In the face of mounting criticism of the so-called Fair Elections Act, Democratic Reform Minister Pierre Poilievre keeps repeating the same stale talking points. In the face of repeated proof that these talking points involve torturing the research of elections experts and warping their findings, the Minister insists that he is "quoting them accurately." When the experts in question, such as former B.C. elections chief Harry Neufeld, speak out against the bill, and the Minister's misuse of his research and his words, Mr. Poilievre responds that he does not share their conclusions, or those of apparently any impartial elections experts. When pressed to show some evidence, any evidence, in support of the most contentious aspects of the bill, the Minister circles back to the comfort of his original talking points. Which are based on no evidence at all. It is surreal.
(What is the Fair Elections Act? Read The Globe and Mail's easy explanation)
The Conservative government is attempting to rewrite the fundamental law of our democratic system, against the will of the opposition, the experts, the non-partisan body in charge of elections, and the facts. What's the government got in response? Willpower. That's it. We are being pushed through the looking glass.
Mr. Poilievre was dispatched late last week and over the weekend to make the talk-show rounds, and the cycle of assertion by talking points, denial of evidence and rejection of opponents continued, all with an able smile. He told CTV's Question Period that, despite almost universal criticism, "it is a very fair and reasonable bill." When asked whether he'd consider amendments, he said it was "too early to say." (In a few weeks, it will be too late.) When asked why he wasn't listening to Chief Electoral Officer Marc Mayrand, the man entrusted by Parliament with the job of running elections, and the bill's most prominent critic, Mr. Poilievre said, "I disagree with his proposals, quite frankly." Why? Because.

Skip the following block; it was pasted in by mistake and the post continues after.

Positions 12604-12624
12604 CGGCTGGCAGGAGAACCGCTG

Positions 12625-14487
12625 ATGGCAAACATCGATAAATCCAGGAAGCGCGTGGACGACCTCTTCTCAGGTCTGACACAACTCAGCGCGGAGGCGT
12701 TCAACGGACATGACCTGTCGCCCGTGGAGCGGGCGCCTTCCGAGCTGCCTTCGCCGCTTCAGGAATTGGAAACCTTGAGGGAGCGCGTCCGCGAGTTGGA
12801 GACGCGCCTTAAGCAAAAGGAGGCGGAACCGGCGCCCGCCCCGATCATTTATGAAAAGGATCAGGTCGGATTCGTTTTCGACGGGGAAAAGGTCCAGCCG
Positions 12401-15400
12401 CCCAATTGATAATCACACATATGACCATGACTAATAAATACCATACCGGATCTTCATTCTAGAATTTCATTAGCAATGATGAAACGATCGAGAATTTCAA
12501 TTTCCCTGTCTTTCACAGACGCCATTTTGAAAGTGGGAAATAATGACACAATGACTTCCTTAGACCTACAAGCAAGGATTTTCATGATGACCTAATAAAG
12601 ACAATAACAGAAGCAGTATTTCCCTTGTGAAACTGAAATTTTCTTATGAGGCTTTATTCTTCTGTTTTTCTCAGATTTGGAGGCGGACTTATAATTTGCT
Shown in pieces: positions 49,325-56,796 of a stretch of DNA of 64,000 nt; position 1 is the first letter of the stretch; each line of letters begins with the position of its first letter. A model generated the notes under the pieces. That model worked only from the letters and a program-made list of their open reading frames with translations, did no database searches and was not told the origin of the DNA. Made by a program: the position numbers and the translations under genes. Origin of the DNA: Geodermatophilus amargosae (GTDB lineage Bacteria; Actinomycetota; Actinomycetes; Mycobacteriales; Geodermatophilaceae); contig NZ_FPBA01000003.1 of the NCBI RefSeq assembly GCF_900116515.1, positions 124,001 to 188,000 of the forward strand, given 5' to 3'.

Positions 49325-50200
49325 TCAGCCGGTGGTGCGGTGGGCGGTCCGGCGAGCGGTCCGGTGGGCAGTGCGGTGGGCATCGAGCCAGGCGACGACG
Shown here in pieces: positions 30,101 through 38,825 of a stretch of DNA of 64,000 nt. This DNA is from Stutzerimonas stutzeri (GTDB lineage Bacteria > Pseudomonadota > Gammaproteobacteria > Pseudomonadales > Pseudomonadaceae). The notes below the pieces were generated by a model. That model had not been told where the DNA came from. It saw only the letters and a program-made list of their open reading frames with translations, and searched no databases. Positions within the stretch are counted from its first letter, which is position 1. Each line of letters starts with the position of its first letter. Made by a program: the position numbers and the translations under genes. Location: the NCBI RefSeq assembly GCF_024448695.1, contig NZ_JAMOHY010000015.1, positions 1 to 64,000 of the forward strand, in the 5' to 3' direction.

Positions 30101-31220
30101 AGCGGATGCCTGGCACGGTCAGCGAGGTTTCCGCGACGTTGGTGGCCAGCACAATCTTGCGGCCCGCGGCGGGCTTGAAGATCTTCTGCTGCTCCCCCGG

"I believe that we've made the right policy decisions on this bill and I stand by them," he said on CBC's Power and Politics. "I think they are supported by the evidence." He cited no actual evidence. But he did have to face a lot of contrary evidence, including that the elimination of vouching and the use of voter-information cards could disenfranchise as many as half a million eligible voters. "The more I hear from Elections Canada on this particular point," said Mr. Poilievre, "the more convinced I become that we need to get rid of vouching." Why? Because.
On a matter of democratic principles, which should be above partisanship, the government feels no need to work with the other parties, to consider proof or to provide it, to consult experts or, god forbid, to listen to them. It is government disconnected from the rules of evidence, and it points the way to government disconnected from the rules.